Figure 4: (color online) First-order correlations in the initial state decay algebraically. Shown are the single-particle density matrix (a), and the degree of first-order coherence (b), at for the initial state corresponding to  Hz. The graphs are plotted for three values of as indicated in the legend. Black dotted lines depict the fitted curves and .

Figure 5: (color online) Correlations in the steady (Anderson localized) state. The single-particle density matrix [blue line in (a), indicated with the arrow], and the degree of first order coherence [blue line in (b), indicated with the arrow], at the time  s. The parameters used are and  Hz. Red lines (in both panels) depict the single particle density . Insets enlarge the region where is small and where correlations decay approximately exponentially. For in the region of the density tails (), reaches a plateau. See text for details.

Figure 6: (color online) The single-particle states for , and in the (Anderson localized) steady state. The arrow indicates increase of . The parameters used are and  Hz. The single-particle states for larger (larger in energy) decay slower with the increase of . See text for details.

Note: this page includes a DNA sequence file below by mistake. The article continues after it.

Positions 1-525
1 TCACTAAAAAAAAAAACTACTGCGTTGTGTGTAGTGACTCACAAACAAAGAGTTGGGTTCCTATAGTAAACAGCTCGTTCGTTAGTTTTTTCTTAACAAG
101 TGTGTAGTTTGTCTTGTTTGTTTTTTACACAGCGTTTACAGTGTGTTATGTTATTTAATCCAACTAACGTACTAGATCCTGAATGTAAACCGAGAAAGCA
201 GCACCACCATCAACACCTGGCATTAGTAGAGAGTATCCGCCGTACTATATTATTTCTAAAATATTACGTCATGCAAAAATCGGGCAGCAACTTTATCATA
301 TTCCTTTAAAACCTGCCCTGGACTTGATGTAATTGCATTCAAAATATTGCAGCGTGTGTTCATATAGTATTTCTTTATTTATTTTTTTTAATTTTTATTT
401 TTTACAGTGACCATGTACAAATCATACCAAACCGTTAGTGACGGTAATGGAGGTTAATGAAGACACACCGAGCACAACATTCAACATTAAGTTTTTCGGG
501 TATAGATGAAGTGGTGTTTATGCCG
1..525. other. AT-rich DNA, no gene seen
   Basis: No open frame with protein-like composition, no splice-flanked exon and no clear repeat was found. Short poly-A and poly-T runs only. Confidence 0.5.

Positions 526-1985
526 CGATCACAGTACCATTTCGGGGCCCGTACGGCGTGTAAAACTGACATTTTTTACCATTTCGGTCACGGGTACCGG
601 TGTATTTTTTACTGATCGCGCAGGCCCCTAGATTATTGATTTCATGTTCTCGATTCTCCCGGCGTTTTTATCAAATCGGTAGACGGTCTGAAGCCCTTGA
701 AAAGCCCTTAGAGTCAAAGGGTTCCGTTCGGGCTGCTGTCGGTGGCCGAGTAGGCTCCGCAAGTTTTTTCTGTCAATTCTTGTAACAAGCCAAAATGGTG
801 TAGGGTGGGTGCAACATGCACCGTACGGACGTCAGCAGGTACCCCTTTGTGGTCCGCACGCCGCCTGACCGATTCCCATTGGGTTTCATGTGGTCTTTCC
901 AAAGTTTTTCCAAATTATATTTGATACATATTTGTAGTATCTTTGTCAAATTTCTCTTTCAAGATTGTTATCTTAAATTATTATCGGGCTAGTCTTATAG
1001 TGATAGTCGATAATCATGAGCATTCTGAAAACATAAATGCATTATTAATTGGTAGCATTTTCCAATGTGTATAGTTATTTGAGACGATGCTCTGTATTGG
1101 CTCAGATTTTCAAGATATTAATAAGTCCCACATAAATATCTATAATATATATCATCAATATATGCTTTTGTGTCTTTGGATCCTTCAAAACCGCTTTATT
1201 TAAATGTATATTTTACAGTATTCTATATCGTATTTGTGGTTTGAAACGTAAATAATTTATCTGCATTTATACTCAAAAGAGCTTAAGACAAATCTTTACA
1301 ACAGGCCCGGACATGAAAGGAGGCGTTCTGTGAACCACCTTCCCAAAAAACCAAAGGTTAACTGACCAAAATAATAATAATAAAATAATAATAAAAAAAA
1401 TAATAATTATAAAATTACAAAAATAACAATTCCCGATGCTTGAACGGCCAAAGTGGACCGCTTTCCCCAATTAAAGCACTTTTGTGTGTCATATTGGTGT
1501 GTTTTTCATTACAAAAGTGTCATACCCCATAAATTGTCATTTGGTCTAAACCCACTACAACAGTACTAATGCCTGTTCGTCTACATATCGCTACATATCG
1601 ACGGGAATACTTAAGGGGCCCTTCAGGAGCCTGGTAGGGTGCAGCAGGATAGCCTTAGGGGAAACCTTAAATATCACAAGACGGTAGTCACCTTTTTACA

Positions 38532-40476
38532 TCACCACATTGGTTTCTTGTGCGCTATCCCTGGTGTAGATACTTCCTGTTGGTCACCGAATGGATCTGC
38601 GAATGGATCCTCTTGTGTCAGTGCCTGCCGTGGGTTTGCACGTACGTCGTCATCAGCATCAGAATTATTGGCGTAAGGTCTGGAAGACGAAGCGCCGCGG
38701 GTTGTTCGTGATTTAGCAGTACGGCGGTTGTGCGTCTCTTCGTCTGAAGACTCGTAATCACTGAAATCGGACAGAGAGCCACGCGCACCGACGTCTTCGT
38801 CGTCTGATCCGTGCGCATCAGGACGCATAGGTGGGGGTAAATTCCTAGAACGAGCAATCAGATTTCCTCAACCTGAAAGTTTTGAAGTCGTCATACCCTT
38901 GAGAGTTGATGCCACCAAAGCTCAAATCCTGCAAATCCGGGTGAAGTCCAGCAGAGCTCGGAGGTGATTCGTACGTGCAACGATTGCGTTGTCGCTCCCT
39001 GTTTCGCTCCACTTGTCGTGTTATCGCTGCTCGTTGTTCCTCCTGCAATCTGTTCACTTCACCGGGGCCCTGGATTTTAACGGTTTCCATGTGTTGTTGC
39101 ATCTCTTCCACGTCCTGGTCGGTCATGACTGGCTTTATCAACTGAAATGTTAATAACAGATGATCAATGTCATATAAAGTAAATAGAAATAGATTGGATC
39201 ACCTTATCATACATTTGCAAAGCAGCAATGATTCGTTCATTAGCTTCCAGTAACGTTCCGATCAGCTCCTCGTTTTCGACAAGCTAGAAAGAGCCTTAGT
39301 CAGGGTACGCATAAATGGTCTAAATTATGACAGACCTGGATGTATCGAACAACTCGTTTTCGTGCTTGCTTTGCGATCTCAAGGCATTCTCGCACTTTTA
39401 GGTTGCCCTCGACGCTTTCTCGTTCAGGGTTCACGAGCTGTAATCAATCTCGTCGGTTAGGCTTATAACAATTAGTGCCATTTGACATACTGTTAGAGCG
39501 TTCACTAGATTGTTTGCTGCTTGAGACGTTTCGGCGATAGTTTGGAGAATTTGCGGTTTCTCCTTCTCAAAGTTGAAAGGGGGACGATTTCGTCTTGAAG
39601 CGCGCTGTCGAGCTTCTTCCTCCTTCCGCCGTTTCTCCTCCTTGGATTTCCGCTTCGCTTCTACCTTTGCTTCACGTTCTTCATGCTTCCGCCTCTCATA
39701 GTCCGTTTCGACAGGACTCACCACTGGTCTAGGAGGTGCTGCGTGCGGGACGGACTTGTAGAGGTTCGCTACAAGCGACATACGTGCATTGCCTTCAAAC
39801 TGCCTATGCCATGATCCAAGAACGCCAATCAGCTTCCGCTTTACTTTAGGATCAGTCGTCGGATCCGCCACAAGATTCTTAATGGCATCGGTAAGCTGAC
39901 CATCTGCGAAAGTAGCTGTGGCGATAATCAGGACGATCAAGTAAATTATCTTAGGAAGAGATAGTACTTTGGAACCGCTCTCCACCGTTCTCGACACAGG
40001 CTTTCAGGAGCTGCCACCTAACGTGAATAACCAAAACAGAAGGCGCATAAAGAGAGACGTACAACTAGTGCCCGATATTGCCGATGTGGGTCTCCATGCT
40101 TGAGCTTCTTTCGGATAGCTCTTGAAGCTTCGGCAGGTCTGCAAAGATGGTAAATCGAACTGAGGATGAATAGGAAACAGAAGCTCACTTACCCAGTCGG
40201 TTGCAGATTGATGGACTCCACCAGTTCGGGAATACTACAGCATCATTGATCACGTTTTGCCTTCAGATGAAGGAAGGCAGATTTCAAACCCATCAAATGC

In Fig. 2 we display dependence of the density versus for ( Hz), and three values of : , , and . Note that can be regarded as a constant close to and we will omit to explicitly write the values of besides in further text; the variations of are a consequence of the method utilized to construct the random potential. We observe that the exponential tails decay faster for larger values of .

In order to underpin our observations we compare our numerical results to the predictions of the formalism presented in Refs. Sanchez-Palencia2007 ; Lugan2009 , which has been used to study Anderson localization of a Bose-Einstein condensate. In the approach of Ref. Sanchez-Palencia2007 , the wave packet is considered to be a superposition of almost independent plane waves (-components); the wave packet had a high momentum cut-off at the inverse healing length (of the condensate). The assumption that the -components are almost independent means that we should be able to employ this formalism here as well, despite of the fact that our wave packet is only partially coherent (that is, it is in the Tonks-Girardeau regime, rather than being condensed). However, for our wave packets, the momentum distribution does not have a clear cut-off but rather decays smoothly to zero as , and we must adopt a somewhat different procedure to determine the decay rate of the whole wave packet from the decay rate of the -components. Within the formalism Sanchez-Palencia2007 ; Lugan2009 , the exponential decay-rate of every -component is calculated by using perturbation theory, and the decay rate is given as a series in increasing orders Lugan2009 . The leading contribution to the decay rate arises from the Born approximation, wherein Sanchez-Palencia2007 ; Lugan2009 ; notation